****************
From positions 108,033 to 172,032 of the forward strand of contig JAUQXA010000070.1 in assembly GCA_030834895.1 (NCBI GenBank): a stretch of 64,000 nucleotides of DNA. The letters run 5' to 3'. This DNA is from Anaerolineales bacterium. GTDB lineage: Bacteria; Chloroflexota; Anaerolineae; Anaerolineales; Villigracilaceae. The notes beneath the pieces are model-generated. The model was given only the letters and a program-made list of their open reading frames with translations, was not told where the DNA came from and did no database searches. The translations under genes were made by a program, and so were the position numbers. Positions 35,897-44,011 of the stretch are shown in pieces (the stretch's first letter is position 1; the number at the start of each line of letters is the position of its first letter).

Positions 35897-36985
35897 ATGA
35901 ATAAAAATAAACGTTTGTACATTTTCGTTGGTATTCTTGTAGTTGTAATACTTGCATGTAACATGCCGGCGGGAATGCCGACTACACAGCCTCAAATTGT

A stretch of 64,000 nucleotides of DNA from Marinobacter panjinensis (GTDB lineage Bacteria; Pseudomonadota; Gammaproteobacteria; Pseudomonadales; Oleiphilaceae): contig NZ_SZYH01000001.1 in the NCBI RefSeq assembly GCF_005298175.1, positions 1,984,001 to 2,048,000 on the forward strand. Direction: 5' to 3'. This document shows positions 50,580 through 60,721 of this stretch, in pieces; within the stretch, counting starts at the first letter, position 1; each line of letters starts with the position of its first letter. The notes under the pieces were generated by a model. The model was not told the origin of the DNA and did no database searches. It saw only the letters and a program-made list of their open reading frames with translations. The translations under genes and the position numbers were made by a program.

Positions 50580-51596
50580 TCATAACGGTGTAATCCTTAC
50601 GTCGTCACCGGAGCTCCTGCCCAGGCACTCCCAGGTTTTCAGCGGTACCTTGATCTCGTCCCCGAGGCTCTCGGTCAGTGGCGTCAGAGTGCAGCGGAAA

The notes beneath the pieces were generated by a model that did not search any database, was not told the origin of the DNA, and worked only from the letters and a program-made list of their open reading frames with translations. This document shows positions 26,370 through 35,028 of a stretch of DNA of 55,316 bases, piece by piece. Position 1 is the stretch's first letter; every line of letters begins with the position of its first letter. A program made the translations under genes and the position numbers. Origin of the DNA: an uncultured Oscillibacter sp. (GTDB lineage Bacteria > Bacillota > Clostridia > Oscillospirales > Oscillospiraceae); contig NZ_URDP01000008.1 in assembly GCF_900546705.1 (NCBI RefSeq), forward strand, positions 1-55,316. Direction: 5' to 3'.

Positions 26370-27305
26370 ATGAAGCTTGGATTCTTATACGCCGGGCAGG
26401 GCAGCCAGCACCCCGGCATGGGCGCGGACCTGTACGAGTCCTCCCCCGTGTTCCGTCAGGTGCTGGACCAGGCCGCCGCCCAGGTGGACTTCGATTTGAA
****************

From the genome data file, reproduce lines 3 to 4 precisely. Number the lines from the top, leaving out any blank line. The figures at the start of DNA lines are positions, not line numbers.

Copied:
35897 ATGA
35901 ATAAAAATAAACGTTTGTACATTTTCGTTGGTATTCTTGTAGTTGTAATACTTGCATGTAACATGCCGGCGGGAATGCCGACTACACAGCCTCAAATTGT